“Human life has lots of problems. When I first passed through Assam at the age of 24 in 1959 I was able to climb mountains, which I am unable to do now. Similarly, old age brings a decline of memory, which makes for problems. Ordinary people who are married worry if they don’t have children. If they do have children, they worry. If they don’t have enough money, they worry; if they have a lot of money, power and influence, they worry. This is how life is full of trouble. Add to this that impending climate change will induce increasing numbers of natural disasters that will affect us all. We have to try to solve local problems keeping global interests in mind.”
Advising that we won’t solve our problems any longer by use of force, that in the 21st century the use of force is out of date, not least because it is always accompanied by unexpected consequences, His Holiness stressed the need to employ non-violence. He reiterated his longstanding advocacy of a non-violent solution to the Tibetan problem. A solution that does not seek victory for one side and defeat for the other; a mutually acceptable solution. He said that while Tibetans are not seeking separation from China, the past was different. In the 7th century, three emperors commanded respect in Central Asia, the Chinese, Mongolian and the Tibetan. He expressed his admiration for the European Union that has forged a working partnership among nations who have fought each other brutally in the past. It is an example of how reconciliation resolves conflict. Secular ethics, concern for others, are crucial to the success of the use of non-violence.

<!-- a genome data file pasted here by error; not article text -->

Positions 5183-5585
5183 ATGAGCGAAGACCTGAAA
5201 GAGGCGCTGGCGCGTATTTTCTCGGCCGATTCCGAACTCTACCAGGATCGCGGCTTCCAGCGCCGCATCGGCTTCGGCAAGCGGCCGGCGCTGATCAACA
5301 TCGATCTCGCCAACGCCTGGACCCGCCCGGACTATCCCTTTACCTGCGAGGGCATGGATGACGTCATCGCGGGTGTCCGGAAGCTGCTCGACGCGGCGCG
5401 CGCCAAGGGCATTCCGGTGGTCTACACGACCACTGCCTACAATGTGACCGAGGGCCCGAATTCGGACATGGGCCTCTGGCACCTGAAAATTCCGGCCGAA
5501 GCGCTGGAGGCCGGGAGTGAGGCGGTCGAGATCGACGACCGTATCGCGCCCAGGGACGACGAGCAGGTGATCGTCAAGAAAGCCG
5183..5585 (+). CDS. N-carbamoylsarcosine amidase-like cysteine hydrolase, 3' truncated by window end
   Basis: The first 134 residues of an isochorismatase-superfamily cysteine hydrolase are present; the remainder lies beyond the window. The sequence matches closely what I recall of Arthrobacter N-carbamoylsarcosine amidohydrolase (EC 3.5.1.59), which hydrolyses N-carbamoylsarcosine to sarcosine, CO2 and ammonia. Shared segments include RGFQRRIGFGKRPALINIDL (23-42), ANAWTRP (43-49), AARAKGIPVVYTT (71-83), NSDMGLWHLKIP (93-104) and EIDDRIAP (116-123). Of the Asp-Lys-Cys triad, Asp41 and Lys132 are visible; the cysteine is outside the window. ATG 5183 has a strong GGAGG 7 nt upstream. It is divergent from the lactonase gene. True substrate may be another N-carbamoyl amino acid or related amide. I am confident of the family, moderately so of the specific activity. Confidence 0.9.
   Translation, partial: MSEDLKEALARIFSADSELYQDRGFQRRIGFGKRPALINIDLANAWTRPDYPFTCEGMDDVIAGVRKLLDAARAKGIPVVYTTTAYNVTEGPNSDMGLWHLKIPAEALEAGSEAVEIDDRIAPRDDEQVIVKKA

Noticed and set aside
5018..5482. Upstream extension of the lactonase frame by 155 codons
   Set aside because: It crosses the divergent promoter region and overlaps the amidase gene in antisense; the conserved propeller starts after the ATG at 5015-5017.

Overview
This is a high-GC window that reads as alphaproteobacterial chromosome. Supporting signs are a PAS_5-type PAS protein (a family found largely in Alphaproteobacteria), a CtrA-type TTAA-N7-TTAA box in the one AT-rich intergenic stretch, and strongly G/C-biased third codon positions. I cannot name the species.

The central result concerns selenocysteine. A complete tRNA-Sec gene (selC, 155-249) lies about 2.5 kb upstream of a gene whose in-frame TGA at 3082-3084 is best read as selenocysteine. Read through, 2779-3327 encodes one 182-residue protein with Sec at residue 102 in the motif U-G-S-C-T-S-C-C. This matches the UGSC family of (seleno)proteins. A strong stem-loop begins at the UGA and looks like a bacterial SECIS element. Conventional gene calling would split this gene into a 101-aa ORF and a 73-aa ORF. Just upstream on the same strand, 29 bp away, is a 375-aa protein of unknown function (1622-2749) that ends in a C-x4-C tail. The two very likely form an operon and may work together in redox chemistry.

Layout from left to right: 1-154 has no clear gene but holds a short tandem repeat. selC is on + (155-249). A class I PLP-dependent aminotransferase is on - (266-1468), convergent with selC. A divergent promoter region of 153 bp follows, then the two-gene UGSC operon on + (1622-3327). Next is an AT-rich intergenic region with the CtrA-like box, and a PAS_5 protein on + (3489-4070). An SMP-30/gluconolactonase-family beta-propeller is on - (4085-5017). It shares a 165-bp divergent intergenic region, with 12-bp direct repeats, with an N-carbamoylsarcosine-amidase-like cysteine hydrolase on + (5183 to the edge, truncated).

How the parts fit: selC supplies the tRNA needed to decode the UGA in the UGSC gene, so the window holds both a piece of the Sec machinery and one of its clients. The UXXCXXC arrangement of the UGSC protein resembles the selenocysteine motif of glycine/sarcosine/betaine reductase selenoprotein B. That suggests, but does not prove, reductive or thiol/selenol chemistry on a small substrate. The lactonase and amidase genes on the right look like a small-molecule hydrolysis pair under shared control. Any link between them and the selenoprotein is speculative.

“Concern for others is not a matter of religious practice; it’s a practical step towards creating a happy society. If you have trouble with your neighbours, try to reconcile it. It is possible to transform today’s enemy into tomorrow’s friend. Think about this, discuss it with your friends; try to put it into effect.”